Customized Services for Animal Model of Herpes simplex Virus Infection

Customized Services for Animal Model of Herpes simplex Virus Infection

Herpes Simplex Virus Animal Model Customization Service

Herpes simplex virus (HSV) can cause a variety of diseases such as herpes encephalitis, herpes keratitis, genital herpes, neonatal infection, fetal teratogenesis, etc., and HSV has the characteristic of latent infection due to sensory ganglia. HSV-1 is usually contracted through contact with oral secretions and is often latent in the trigeminal and superior cervical ganglia, while HSV-2 is almost always contracted through sexual contact and is often latent in the sacral nerve root region. Existing treatments can only shorten the course of the disease to alleviate symptoms and reduce the production of the virus. Animal models have provided valuable information to further explore the pathogenesis, latent infection, and treatment of HSV.

Ace Therapeutics is able to provide high-quality herpes simplex virus animal models, including genital herpes models, genital herpes models, herpes facial palsy models, and herpes facial palsy models to customers worldwide. These models help us explore the mechanisms of HSV infection, latency, and recurrence so that we can conduct screening for effective therapeutic agents and research into the mechanisms of therapeutic action.

Customization Service Options for Animal Models of Herpes Simplex Virus Infection

  • Genital herpes model

[Model animals] Guinea pigs

[Modeling method] The HSV solution of TCID50 is injected into the vaginal vault of guinea pigs.

[Model characteristics] HSV virus infects animals, damages the vaginal mucosa or skin and multiplies locally, and can be isolated from vaginal secretions and tissues. The virus can also spread from the lesion to local lymph nodes and multiply further. It can also be seen to spread to the nervous system and remain latent in it for a long time, and the latent virus can be activated periodically and travel down to the skin and mucosa, causing herpetic lesions.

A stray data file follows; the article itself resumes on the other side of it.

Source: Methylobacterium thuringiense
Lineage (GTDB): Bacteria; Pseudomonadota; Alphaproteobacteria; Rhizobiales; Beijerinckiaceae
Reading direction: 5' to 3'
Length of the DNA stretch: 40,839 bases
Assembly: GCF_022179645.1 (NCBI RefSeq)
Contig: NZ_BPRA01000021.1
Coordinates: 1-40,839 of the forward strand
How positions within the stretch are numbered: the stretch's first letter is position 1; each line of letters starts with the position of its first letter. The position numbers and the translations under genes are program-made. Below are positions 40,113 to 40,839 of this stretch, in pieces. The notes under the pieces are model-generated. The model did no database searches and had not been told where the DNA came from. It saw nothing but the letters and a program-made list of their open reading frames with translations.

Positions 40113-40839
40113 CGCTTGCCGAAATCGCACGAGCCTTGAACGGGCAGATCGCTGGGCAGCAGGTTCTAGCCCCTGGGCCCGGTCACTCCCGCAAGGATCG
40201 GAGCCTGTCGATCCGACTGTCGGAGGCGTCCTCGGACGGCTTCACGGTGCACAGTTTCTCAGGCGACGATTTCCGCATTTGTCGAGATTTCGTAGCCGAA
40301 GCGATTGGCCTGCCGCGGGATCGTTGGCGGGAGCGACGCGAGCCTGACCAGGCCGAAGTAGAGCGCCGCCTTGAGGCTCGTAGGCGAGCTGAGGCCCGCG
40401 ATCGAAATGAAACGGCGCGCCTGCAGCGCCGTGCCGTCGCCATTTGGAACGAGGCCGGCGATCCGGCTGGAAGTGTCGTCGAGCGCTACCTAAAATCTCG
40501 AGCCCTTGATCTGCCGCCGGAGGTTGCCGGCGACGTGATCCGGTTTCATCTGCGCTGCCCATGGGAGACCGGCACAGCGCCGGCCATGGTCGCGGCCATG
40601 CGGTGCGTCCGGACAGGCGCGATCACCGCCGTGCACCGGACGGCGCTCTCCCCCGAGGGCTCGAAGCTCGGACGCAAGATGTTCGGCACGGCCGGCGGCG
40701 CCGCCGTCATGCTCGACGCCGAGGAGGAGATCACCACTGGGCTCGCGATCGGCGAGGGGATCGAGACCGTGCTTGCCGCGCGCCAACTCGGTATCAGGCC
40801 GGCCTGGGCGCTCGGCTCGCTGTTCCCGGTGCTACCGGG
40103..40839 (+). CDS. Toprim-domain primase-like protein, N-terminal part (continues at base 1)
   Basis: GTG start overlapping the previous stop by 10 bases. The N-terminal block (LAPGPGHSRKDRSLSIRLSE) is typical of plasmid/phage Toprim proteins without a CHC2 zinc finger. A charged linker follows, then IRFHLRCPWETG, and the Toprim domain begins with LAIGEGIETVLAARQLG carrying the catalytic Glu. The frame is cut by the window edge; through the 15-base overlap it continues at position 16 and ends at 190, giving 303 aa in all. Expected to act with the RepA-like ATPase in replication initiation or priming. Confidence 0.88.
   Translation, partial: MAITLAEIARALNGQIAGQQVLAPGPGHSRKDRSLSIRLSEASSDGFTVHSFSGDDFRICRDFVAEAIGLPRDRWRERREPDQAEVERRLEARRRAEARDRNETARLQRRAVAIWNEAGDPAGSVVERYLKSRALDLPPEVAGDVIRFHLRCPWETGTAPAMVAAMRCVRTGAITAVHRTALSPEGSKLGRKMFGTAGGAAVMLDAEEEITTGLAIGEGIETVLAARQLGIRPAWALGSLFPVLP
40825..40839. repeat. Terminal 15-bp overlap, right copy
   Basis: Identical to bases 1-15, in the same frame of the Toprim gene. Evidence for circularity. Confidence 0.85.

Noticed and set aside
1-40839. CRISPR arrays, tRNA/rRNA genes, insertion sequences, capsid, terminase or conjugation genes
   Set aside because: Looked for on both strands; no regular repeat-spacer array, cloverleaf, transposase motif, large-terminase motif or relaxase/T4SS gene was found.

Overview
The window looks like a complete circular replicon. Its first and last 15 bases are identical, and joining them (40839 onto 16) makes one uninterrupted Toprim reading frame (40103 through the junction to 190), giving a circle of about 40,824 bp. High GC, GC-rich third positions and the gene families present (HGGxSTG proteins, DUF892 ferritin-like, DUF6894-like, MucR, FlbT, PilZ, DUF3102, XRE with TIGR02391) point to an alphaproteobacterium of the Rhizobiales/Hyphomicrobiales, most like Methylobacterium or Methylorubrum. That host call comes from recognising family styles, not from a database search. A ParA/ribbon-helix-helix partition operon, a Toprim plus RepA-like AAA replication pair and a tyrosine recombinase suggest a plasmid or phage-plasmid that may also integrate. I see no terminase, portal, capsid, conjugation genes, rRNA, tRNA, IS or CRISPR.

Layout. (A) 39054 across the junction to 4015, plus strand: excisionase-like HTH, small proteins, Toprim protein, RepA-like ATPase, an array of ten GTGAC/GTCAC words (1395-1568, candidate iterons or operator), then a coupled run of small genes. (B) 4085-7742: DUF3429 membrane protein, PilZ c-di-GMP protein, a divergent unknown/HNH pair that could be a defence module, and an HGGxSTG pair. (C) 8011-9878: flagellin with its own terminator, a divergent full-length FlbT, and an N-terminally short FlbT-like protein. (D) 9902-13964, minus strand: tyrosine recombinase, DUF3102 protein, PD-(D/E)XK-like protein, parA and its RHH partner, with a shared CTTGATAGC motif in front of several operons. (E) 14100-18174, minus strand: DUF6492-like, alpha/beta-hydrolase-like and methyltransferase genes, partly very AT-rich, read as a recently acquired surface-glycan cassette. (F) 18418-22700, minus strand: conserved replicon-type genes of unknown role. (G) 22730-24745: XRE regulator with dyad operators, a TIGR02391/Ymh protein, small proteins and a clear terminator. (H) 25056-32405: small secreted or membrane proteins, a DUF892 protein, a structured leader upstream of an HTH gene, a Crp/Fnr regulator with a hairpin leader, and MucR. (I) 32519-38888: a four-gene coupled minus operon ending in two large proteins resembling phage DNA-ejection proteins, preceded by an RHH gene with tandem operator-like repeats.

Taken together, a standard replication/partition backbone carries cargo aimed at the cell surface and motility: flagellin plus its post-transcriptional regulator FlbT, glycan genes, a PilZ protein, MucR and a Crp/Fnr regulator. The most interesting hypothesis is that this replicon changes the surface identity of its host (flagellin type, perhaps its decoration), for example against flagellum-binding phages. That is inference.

[Model evaluation and applications] Guinea pigs inoculated with the virus show symptoms similar to those of human genital herpes vulva, mainly redness, swelling, blistering, ulceration, and crusting of the vulva. Latent infection can be established in the nervous system, and herpes lesions can recur spontaneously at the site of inoculation. Therefore, guinea pigs are ideal as animal models for genital herpes virus infection.

  • Herpetic keratitis model

[Model animals] Mice

[Modeling method] We crossed the corneal epithelium of experimental mice with a syringe needle (in the shape of a "cross") and applied the viral solution to the scratched corneal surface.

[Model characteristics] After infection, the mouse eyes were stained with sodium fluorescein and the lesions were observed under a slit lamp. At 24 h of infection, the corneal epithelium of the model mice had different degrees of sodium fluorescein staining, and most of them showed punctate staining, indicating damage. On the 3rd day of infection, the extent of sodium fluorescein staining in the corneas of the model mice increased, and the corneas were less transparent than on the 1st day, and dendritic lesions appeared, which were typical changes, indicating the aggravation of the lesions. After 7 d of infection, the corneas of the model mice were cloudy and lost transparency.